The guitar, taking shape, but before contouring Rear Routes Things start moving quickly at this point as we see the guitar really starting to form. We are going to

Mean Gene''s Guitar Chronicles
The guitar, taking shape, but before contouring
Rear Routes
Things start moving quickly at this point as we see the guitar really starting to form. We are going to be flipping the guitar face down – this is where our tooling holes help align everything for the routing operations. We lose access to the third tooling hole on the rear of the headstock while upside down, but by recessing the fretboard into the fixture it helps keep everything lined-up during machining.

Tummy Contour and Neck Shape
This is the single, longest running machine program for me, taking approximately 30 minutes to cut the tummy contour and the neck shape using a 5/8” ball nose cutter. If you’re doing this manually you can rough-in the tummy contour by slicing it on a bandsaw while attached to an angled jig. The jig is simple – two flat boards, two hinges, an angle adjustment and then lock it in place. Trace your final tummy contour shape from the rear and side view and saw as close to the lines as you are able. With a little finesse, you can also sand the final shape into the contour with a spindle or edge sander by employing the same angle jig.

Routing the rear tremolo cavity is all that is left, so we can flip it back over for the home strech. This is performed using a 1/2” end mill to route the spring cavity and the deeper tremolo block cavity.

Mean Gene''s Guitar Chronicles
Drilling tuner holes on an angled fixture
Final Body Routes
Now we put our first fixture back on to complete the control cavity, pickup routes, input jack, top tremolo route and the body perimeter, all using a 1/2” end mill. We currently have all three of our tooling holes in use during this operation until the body shape is completely cut out. If routing manually, a hand-held plunge router using 1/2” router bits with 1/2” bearings will do the job nicely for pickups, controls and tremolo routes. A standard table router (hand-held router mounted upside down in a stand or tabletop) is great for routing body shapes. If you have a pin router, you’re loving life and can sail through many of these operations like a human CNC with better quality cuts than hand routers and bearing cutters.

Mean Gene''s Guitar Chronicles
Thicknessing the headstock
The Headstock
There are a few steps to finalizing the headstock. First is drilling our tuners. We have a flat surface on the rear of the headstock, but we also have the 12 degree headstock pitch to deal with. We already have a center mark for our tuner locations from earlier, so we will drill using a 25/64” brad point drill bit to a minimum depth of .750” for a set of locking Sperzel tuners. For this we need to have an angled fixture to get our headstock square to the drill bit, so we have a 12 degree ramp pinned in place on the table; just slide the guitar around to drill all six tuners.

Next we move over to the bandsaw, place the face of the headstock against the fence and resaw our headstock to a thickness of .700”, cutting from the tip of the head to about an inch shy of the nut. Once complete, we freehand the final excess material as it slopes into the neck’s back shape with the bandsaw.

Then it’s back to the CNC – I use a jig that has a relief cut for both the front and rear of the headstock so the head self-aligns easily. For the first operation, place the headstock face down and fly cut the rear to a final thickness of .580” using a 2” diameter fly cutter. The headstock thickness could also be fly cut manually on a drill press with a Wagner Safe- T Planer.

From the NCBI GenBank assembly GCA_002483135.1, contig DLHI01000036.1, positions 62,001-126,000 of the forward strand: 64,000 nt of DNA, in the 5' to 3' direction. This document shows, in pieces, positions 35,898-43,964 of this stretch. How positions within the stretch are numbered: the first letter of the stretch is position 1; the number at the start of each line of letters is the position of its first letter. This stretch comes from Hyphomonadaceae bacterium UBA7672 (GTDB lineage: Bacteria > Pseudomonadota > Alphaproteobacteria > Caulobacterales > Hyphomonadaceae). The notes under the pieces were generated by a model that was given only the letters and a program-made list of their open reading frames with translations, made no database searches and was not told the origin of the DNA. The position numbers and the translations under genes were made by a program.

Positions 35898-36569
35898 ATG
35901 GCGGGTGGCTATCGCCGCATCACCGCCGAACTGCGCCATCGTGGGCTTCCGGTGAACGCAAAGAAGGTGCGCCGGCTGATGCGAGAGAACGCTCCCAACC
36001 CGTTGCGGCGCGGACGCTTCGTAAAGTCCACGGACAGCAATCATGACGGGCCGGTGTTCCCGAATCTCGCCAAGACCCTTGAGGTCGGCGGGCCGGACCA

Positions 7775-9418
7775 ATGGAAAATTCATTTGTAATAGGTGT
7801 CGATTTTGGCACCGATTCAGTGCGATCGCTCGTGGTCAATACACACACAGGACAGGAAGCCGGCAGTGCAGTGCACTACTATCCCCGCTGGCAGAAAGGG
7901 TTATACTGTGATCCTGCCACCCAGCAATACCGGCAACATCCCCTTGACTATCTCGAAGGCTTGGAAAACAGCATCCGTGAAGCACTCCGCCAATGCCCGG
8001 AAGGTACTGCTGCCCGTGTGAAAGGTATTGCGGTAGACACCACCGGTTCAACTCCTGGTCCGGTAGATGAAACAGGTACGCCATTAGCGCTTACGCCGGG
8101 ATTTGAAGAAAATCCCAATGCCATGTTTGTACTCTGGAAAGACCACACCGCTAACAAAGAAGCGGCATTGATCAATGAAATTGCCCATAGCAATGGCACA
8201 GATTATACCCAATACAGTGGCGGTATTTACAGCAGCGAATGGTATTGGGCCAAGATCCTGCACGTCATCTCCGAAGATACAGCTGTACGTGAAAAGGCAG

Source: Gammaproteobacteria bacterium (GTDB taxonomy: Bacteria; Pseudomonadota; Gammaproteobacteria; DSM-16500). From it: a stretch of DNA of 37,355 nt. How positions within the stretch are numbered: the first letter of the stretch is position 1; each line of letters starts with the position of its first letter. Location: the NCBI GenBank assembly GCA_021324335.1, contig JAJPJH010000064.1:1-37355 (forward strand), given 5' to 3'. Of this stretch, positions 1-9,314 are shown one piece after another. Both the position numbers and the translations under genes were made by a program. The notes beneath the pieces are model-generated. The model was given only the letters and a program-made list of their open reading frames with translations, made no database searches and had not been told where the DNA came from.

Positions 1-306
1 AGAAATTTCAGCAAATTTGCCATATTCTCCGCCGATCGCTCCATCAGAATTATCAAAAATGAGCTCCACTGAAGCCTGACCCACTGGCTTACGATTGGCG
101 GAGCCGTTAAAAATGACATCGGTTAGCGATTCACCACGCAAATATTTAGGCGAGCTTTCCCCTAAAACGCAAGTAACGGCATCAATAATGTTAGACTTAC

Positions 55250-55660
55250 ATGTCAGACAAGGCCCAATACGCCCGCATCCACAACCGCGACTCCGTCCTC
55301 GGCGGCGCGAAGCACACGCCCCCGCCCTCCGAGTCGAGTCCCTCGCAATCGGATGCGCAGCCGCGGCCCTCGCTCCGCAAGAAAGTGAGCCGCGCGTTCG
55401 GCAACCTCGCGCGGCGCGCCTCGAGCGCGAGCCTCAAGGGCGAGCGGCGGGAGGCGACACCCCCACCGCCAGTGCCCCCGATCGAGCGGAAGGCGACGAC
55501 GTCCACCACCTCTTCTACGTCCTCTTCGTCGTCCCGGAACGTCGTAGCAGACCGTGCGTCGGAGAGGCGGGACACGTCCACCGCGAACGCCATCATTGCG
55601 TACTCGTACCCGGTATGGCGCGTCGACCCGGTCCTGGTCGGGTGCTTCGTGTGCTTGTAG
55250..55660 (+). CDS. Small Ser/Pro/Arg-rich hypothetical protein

Finally, we flip the headstock around – face up – and route the pocket to drop in our gold pearl b3 logo using a .031” end mill. Any headstock inlays could be routed using a Dremel tool with router base.

Next month we’ll get to all the final hand operations as we get this baby ready for the paint department.

Gene Baker
Any questions or comments visit
email me at
Fine Tuned Instruments LLC, home of his “b3” instruments.

Multiple modulation modes and malleable voices cement a venerable pedal’s classic status.

Huge range of mellow to immersive modulation sounds. Easy to use. Stereo output. Useful input gain control.

Can sound thin compared to many analog chorus and flange classics.


TC Electronic SCF Gold


When you consider stompboxes that have achieved ubiquity and longevity, images of Tube Screamers, Big Muffs, or Boss’ DD series delays probably flash before your eyes. It’s less likely that TC Electronic’s Stereo Chorus Flanger comes to mind. But when you consider that its fundamental architecture has remained essentially unchanged since 1976 and that it has consistently satisfied persnickety tone hounds like Eric Johnson, it’s hard to not be dazzled by its staying power—or wonder what makes it such an indispensable staple for so many players.

Read More Show less

While Monolord has no shortage of the dark and heavy, guitarist and vocalist Thomas V Jäger comes at it from a perspective more common to pop songsmiths.

Photo by Chad Kelco

Melodies, hooks, clean tones, and no guitar solos. Are we sure this Elliott Smith fan fronts a doom-metal band? (We’re sure!)

Legend has it the name Monolord refers to a friend of the band with the same moniker who lost hearing in his left ear, and later said it didn’t matter if the band recorded anything in stereo, because he could not hear it anyway. It’s a funny, though slightly tragic, bit of backstory, but that handle is befitting in yet another, perhaps even more profound, way. Doom and stoner metal are arguably the torch-bearing subgenres for hard rock guitar players, and if any band seems to hold the keys to the castle at this moment, it’s Monolord.

Read More Show less